Saturday, July 12, 2014

45 Days in London: Day 19

Two plays back-to-back (with a picnic in the park thrown in for good measure.) 

The two plays both dealt with a loss of hope and humanity, but in opposite ways.

We saw a matinee of 1984. I loved the refreshment counter as you enter the theater. Our seats were on the main floor, and were a promotional price of 19.84 pounds. Bargain! The adaptation includes a classroom discussion of the book 1984 as a framing story. There were layers of two things happening onstage in different time periods simultaneously. Depending on your level of engagement, this could be cool...or confusing.

The most exciting part was the way the set was transformed near the end. Best special effects ever, including lots of digital effects.

I found the production to be absolutely terrifying. What could be more chilling than the idea of losing your freedom to think, to speak, to choose? to have your very existence manipulated? and then to realize it has already happened, and easily could again.

We bought sandwiches and picnicked at the Victoria Embankment Gardens. Clearly a number of other people had the same idea. You could paint endless versions of Sunday in the Park or Luncheon on the Grass here.
In the evening we saw Titus Andronicus at the Globe. I'd been looking forward to seeing a Shakespeare play here, where his own theater once stood. The Globe is designed to recreate an authentic Elizabethan theater-goer's experience--it's an outdoor arena that looks much like the one at the Utah Shakespearean Festival. Only this has a standing-room-only section (for the peasants)...and it's right up against the stage like a mosh pit! The crowd has to move to make way for actors to enter the stage, bodies to be carried off, etc. At first I was very caught up in the whole theater experience...actors on 8-foot-tall carts, shouting as they're wheeled through the crowd, performers interacting with the audience, etc. It was all very exciting.

Then the blood and gore started happening. And it was taken to such a degree that people in the audience fainted...easily half a dozen of them. Others simply walked out. Brutal rapes, beheadings, hands cut off, throats slit. It was a literal bloodbath. This was one time I was grateful I left my glasses home so I didn't have to see it all in detail.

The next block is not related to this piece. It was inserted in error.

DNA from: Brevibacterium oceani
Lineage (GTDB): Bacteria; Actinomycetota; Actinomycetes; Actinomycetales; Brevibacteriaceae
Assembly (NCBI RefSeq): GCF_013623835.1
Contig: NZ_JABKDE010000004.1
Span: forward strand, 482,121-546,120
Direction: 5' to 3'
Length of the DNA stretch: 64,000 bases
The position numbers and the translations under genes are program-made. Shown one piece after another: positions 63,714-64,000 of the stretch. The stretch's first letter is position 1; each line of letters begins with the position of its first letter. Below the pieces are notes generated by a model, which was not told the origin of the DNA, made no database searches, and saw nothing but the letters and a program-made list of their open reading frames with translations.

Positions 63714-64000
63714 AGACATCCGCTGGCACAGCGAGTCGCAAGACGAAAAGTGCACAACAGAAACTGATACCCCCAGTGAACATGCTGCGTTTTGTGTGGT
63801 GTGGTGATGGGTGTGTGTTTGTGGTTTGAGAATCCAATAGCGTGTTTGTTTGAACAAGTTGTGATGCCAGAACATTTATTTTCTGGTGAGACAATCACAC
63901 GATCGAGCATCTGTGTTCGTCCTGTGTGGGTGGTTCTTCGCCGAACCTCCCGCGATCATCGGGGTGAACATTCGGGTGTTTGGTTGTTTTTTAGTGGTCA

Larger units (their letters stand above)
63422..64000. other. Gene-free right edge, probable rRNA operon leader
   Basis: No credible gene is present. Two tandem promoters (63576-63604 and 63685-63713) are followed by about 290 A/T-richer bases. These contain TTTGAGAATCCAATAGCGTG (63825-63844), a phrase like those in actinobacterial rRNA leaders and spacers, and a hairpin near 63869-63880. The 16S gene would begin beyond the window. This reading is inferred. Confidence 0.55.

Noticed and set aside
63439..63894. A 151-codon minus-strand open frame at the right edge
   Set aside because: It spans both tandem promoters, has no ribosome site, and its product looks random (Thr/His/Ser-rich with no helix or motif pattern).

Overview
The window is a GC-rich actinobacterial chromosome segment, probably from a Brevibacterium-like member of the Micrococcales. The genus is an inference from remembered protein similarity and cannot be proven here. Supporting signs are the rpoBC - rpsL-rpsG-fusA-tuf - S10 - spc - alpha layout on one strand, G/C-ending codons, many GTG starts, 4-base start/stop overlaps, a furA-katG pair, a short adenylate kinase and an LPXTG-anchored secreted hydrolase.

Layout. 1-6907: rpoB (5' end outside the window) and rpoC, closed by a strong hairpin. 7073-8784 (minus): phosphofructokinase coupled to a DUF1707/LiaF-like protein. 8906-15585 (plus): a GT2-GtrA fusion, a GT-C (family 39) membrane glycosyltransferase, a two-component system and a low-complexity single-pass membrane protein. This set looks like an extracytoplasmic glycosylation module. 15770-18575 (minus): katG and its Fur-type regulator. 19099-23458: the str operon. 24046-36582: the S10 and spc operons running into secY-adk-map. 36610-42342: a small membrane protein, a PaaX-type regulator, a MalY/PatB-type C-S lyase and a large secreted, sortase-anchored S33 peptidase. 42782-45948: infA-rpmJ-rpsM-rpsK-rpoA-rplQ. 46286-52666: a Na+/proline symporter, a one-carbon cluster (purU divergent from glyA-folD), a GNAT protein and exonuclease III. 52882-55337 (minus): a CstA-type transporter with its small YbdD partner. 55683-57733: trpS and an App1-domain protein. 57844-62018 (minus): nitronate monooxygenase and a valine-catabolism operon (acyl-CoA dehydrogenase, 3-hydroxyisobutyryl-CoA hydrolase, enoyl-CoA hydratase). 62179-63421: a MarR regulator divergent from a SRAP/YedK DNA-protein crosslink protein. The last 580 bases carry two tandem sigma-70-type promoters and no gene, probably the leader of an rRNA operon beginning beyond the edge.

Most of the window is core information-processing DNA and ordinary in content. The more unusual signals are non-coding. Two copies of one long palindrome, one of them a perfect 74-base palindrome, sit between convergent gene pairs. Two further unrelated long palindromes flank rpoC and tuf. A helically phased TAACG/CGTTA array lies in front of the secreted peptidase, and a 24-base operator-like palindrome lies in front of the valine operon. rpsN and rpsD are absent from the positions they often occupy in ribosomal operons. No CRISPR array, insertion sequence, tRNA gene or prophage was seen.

Just as alarming was the way the actors hammed it up to the audience, milking the humor. And the way the audience responded...laughing, cheering...while this horrific violence is taking place. To top it all off, the curtain call at the end was like a Bollywood dance number: celebratory revelry. It was very disturbing.

I kept thinking of the Spencer W Kimball quote: "First you hold the image, then it is action, then it is you." I wondered, how much of that kind of behavior can we as a society watch before we start acting it out, becoming that ourselves?

We had deep, meaningful conversations with the students afterward about art and impropriety, how far is too far, how different people experience the same production differently, how important it is not to become desensitized, and underscoring our desire to have and feel the Spirit.

As we left the theater and crossed the Millennium Bridge to return home, the dome of St. Paul's glowing in the night sky was a sweet reminder of the source of peace.

1 comment:

Kazzy said...

Yeah, not a fan of that show. All male cast? When we were there we saw Twelfth Night/ all male. It was weird that after awhile I got used to the idea.

I am glad you are blogging about your time there.